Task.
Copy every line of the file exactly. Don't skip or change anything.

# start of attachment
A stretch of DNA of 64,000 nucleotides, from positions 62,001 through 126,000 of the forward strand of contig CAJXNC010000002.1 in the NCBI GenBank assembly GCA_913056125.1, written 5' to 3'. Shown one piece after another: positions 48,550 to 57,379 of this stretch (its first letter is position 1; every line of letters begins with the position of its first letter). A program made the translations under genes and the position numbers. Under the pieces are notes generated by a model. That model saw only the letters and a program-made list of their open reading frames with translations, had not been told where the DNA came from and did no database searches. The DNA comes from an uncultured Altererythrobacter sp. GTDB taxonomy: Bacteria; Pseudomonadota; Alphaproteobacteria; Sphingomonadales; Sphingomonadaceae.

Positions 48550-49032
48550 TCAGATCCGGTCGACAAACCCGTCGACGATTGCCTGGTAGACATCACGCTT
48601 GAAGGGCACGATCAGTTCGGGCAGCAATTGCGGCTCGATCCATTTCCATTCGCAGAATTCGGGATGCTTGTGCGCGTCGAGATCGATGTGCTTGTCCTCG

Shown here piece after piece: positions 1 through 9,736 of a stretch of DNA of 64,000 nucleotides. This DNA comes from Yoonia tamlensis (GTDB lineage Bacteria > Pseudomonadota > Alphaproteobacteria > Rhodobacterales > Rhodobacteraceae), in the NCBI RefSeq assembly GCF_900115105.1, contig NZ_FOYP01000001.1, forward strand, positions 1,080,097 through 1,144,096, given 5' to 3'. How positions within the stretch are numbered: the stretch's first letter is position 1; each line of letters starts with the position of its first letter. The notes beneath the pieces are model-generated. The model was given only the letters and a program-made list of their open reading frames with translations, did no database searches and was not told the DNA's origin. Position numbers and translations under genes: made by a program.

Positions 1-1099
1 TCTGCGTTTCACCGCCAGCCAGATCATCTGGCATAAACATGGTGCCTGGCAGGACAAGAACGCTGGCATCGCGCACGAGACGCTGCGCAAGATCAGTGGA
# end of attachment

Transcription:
A stretch of DNA of 64,000 nucleotides, from positions 62,001 through 126,000 of the forward strand of contig CAJXNC010000002.1 in the NCBI GenBank assembly GCA_913056125.1, written 5' to 3'. Shown one piece after another: positions 48,550 to 57,379 of this stretch (its first letter is position 1; every line of letters begins with the position of its first letter). A program made the translations under genes and the position numbers. Under the pieces are notes generated by a model. That model saw only the letters and a program-made list of their open reading frames with translations, had not been told where the DNA came from and did no database searches. The DNA comes from an uncultured Altererythrobacter sp. GTDB taxonomy: Bacteria; Pseudomonadota; Alphaproteobacteria; Sphingomonadales; Sphingomonadaceae.

Positions 48550-49032
48550 TCAGATCCGGTCGACAAACCCGTCGACGATTGCCTGGTAGACATCACGCTT
48601 GAAGGGCACGATCAGTTCGGGCAGCAATTGCGGCTCGATCCATTTCCATTCGCAGAATTCGGGATGCTTGTGCGCGTCGAGATCGATGTGCTTGTCCTCG

Shown here piece after piece: positions 1 through 9,736 of a stretch of DNA of 64,000 nucleotides. This DNA comes from Yoonia tamlensis (GTDB lineage Bacteria > Pseudomonadota > Alphaproteobacteria > Rhodobacterales > Rhodobacteraceae), in the NCBI RefSeq assembly GCF_900115105.1, contig NZ_FOYP01000001.1, forward strand, positions 1,080,097 through 1,144,096, given 5' to 3'. How positions within the stretch are numbered: the stretch's first letter is position 1; each line of letters starts with the position of its first letter. The notes beneath the pieces are model-generated. The model was given only the letters and a program-made list of their open reading frames with translations, did no database searches and was not told the DNA's origin. Position numbers and translations under genes: made by a program.

Positions 1-1099
1 TCTGCGTTTCACCGCCAGCCAGATCATCTGGCATAAACATGGTGCCTGGCAGGACAAGAACGCTGGCATCGCGCACGAGACGCTGCGCAAGATCAGTGGA